There’s a way to blend these cultures together that won’t empty the sacredness of the liturgy and won’t empty the sacredness of traditions or devotions, but will enhance it. Too often, young people are used to one [Catholic] culture, and then they’re dragged to an event like this that is drastically different for them. 

The problem comes when parish youth leaders put teenagers on a bus and take them to an event with stages and lights and things, and it becomes event-based spirituality. It may be the one big thing they do that year, and they put all their eggs in that one basket. And they say, “Hey, it’s better than nothing.” I think that’s dangerous. It’s not better than nothing. It’s a disservice to the young people. Teenagers need help to understand the underlying message beneath the lights and the glitz.

Teens experience these events, where they hear a priest who is a passionate preacher or an articulate speaker or a really talented music minister. When they go back to their parishes, they need someone to explain that: The Eucharist they saw there on the stage in front of 25,000 kids is the same Eucharist that we have in this chapel right here. And that priesthood that proclaimed the Gospel on the stage is the same that proclaims the Gospel here at this ambo. Without that, they can’t connect the dots between their parish and those events.


Is there some secret to connecting to Catholic youth today?

Listen to them. The most effective youth ministers and speakers know how to listen. It’s not a tricky formula. It’s scriptural. Before Christ said a word to the disciples on the way to Emmaus, he listened to them.

A lot of teens are spoken at; they’re not spoken to. Very rarely are they asked their opinion of anything. Teenager’s opinions, even if they’re wrong, they’re still valid, because they’re formed out of life experience. We can still listen to them. Unfortunately, life has taken on such a frenetic pace that people don’t talk to teenagers anymore. We’re seeing the results of that because they would rather go talk to their friends than their mentors or adults, because their friends will listen to them.

Teens really desire depth. They desire relevance and depth in their relationships and their faith. When you introduce teens to the mystical, to the ethereal, to the world beyond what they see, they are far more open to it than adults are. They are looking at the world through wide eyes, and often very pure eyes.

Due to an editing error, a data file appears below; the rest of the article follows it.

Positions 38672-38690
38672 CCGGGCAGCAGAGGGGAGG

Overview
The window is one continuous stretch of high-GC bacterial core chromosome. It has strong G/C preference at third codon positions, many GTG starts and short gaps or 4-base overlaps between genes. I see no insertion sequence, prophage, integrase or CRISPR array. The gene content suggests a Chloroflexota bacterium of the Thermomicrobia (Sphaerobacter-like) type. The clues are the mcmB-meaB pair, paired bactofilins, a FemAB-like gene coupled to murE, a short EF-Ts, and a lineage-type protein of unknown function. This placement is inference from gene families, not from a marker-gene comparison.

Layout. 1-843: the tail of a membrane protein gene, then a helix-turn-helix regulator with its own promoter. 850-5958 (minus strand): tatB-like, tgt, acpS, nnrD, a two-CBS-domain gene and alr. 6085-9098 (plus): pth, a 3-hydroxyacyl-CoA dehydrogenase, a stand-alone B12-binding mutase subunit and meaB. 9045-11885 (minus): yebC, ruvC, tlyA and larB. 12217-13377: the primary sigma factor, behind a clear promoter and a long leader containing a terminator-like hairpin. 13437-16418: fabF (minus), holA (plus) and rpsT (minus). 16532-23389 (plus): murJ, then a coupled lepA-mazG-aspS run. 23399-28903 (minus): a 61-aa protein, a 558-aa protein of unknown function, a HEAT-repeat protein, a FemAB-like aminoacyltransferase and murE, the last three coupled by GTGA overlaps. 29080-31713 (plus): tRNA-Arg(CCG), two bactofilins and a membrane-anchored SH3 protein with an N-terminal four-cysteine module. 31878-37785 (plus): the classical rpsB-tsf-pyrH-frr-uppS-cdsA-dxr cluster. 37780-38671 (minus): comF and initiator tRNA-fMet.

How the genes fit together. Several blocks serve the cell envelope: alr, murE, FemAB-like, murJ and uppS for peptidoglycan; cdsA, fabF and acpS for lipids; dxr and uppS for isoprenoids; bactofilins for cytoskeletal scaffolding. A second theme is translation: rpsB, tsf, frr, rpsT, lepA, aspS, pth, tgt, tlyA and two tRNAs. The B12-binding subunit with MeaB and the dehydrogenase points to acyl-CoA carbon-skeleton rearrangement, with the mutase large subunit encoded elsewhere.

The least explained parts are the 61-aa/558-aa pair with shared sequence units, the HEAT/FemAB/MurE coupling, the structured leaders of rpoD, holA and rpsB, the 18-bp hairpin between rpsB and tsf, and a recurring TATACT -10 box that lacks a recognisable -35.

What are Catholic youth looking for from their lives and their faith?

Modern culture has this image of teenagers with faces buried in screens — which they are, since we’re a screen-based culture now. They have this image of them as socially inept, which many of them are. I think a lot of times we’ve just written off this generation. We think they don’t care, but they really do.

They’re yearning for real relationships. They’re yearning for intimate relationships, and I mean “intimate” in the purest sense of the word. They’re dying to be spoken to, but they’re also dying to be listened to. Many of them haven’t developed those social skills and haven’t developed that prayer life, in part because we are increasingly screen-based. And that’s not just the fault of parents or teachers or culture. We all have to take responsibility for that.

We sell teenagers short. They’re capable of tremendous spiritual depth. They are living in a spiritually arid culture. As people hijack words like “spirituality,” a lot of times our Catholic youth are left holding the bag and trying to make sense of it. How can they best understand words like ritual and tradition and religion, which have a negative connotation in their culture? How are these words still relevant in the 21st century?

It isn’t so much about giving them a new message: It’s about helping them connect the dots in a timely way with the timeless truth of the Church and helping them find their place in it.

Thomas L. McDonald is a catechist for the Diocese of Trenton, New Jersey.